Living with Sensory Processing Disorder

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By Sharla Orren
The roar of the big crowd. The smell of hot dogs. The sound of whistles to announce fouls. The sound of buzzers to announce the ends of quarters. The loud music. The bright lights. Oh, the excitement of a basketball game! What fun it is for everyone. Or is it? I am sitting here in shock that we were able to attend a championship basketball game—and that my son was able to play.
The reason I am shocked is because my son, Cash, was diagnosed with Sensory Processing Disorder (SPD) at a young age. At that point in his life there was no way he would have been able to function with the noise, smells, and people at a basketball game.
According to Ascent Children’s Health Services, “Sensory processing (or sensory integration) is the way in which the central nervous system of the body receives messages from the senses of the body and uses that information to act in appropriate motor or behavioral responses. Sensory processing disorder (also known as sensory integration dysfunction) is a condition in which the sensory signals received by the central nervous system do not become organized into an appropriate response.”* Occupational therapist and neuroscientist A. Jean Ayres, PhD, compared SPD to a neurological “traffic jam” that prevents certain parts of the brain from receiving the information needed to interpret sensory information correctly.
Sensory processing disorder can affect one sense or many different senses. In my work with children who had SPD, I have seen various reactions. One child I worked with would throw up if his feet touched grass and some children would scream if noises got too loud. Other children would be unresponsive to elements such as heat, cold or pain. Children with SPD may also have issues with their joints and muscles, impairing posture and motor skills. A child who has SPD may find it challenging to do normal daily activities such as eating, reading, or playing.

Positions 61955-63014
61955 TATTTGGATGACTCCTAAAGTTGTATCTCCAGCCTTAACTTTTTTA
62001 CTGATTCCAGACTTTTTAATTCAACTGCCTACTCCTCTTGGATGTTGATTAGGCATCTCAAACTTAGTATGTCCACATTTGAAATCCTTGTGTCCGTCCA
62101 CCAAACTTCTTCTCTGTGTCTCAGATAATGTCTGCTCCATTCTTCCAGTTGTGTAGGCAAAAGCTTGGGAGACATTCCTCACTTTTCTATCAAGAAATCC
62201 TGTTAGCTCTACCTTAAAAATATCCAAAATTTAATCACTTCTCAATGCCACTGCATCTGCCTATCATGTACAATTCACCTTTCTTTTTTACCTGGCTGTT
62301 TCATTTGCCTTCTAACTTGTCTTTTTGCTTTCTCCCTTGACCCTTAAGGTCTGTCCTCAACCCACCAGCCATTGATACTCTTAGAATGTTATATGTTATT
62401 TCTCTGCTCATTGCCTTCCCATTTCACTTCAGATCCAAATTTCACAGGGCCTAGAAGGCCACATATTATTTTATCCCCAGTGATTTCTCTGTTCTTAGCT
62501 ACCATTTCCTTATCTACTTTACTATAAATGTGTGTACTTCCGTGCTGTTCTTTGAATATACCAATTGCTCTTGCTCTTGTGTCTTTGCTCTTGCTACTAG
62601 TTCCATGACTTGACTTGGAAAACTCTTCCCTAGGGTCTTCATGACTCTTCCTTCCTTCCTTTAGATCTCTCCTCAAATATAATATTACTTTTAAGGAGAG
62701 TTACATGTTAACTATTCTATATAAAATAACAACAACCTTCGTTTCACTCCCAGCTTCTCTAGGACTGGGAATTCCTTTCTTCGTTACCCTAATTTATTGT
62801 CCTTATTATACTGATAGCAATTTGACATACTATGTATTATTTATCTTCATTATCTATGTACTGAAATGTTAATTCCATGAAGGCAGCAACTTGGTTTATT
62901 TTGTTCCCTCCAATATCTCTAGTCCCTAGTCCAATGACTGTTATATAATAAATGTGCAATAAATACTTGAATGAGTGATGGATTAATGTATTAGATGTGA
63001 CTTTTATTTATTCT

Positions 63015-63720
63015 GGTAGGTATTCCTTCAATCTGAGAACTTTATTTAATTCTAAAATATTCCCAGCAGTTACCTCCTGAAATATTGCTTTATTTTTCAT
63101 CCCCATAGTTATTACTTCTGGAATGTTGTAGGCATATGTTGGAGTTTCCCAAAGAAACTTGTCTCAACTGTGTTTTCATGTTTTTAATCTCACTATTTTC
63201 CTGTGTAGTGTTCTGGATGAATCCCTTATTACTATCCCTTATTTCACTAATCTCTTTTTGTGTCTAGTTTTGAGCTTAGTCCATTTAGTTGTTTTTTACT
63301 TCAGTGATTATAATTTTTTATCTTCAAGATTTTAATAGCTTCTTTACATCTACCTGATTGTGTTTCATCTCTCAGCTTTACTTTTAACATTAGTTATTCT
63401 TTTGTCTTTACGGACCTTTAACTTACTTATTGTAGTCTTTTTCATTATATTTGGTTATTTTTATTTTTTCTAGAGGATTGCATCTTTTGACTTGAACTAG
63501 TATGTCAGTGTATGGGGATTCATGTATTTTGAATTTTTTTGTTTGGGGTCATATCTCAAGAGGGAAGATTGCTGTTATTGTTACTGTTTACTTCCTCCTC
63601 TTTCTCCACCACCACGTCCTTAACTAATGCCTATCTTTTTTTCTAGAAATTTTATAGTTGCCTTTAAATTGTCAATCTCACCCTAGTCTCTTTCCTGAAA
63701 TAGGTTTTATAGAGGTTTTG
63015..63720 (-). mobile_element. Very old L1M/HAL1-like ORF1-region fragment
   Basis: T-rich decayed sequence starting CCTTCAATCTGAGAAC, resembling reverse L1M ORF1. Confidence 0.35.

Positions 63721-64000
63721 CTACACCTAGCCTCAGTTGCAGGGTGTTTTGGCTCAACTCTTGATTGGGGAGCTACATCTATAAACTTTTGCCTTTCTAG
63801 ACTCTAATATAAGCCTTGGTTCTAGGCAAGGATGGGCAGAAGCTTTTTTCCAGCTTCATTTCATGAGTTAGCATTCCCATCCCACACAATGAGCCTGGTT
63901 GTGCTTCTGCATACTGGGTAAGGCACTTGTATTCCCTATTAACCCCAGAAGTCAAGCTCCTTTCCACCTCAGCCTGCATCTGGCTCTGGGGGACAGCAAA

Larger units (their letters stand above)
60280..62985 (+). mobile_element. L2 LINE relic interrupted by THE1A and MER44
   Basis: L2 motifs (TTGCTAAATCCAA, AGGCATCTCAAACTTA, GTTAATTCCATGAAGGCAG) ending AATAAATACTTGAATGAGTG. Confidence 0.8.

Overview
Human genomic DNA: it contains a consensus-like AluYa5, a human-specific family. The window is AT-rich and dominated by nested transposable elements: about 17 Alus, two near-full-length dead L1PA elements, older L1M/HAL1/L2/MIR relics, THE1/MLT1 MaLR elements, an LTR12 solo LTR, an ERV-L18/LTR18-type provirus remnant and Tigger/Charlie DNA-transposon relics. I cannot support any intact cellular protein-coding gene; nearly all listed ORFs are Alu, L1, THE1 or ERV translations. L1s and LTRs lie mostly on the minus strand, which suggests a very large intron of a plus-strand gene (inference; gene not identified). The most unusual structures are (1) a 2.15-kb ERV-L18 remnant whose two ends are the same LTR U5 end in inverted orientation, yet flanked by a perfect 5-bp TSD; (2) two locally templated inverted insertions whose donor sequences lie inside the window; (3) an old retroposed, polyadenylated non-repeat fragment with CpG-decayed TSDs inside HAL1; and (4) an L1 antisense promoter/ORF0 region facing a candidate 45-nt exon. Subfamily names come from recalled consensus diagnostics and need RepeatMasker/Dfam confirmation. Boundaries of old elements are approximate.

We first realized that Cash had strange issues at a very early age. He would gag if he was introduced to food with a texture unfamiliar to him. He would cry when there were loud sounds, booms, music, etc. You would think with my experience working with children who had SPD, and with my specialized training, that as soon as my own child began to exhibit signs of this behavior I would have known what was wrong. For some reason I did not.
The issues gradually got worse. While most kids enjoyed running through sprinklers or playing with water guns, these things made Cash cry. He hated it. Seeing fireworks was always a horrible experience. We did not realize the bright flashing lights and loud noises were actually hurting him.
I suggested that we visit a Pediatric Neuropsychologist. It was there that he was diagnosed with SPD as well as a few other issues. The Pediatric Neuropsychologist told us several things that we could do to help Cash with his sensory processing disorder. He also referred us to an Occupational Therapist. Now that Cash is older, he has tried to come up with coping skills that make his difficulties less noticeable to his peers.
Some Things You Can Do to Help SPD

Change your child’s diet. When we changed what Cash ate, he was better able to cope with some of the sensory issues. He tries not to eat things with artificial dye, high fructose corn syrup, or dairy. He also limited his amount of gluten.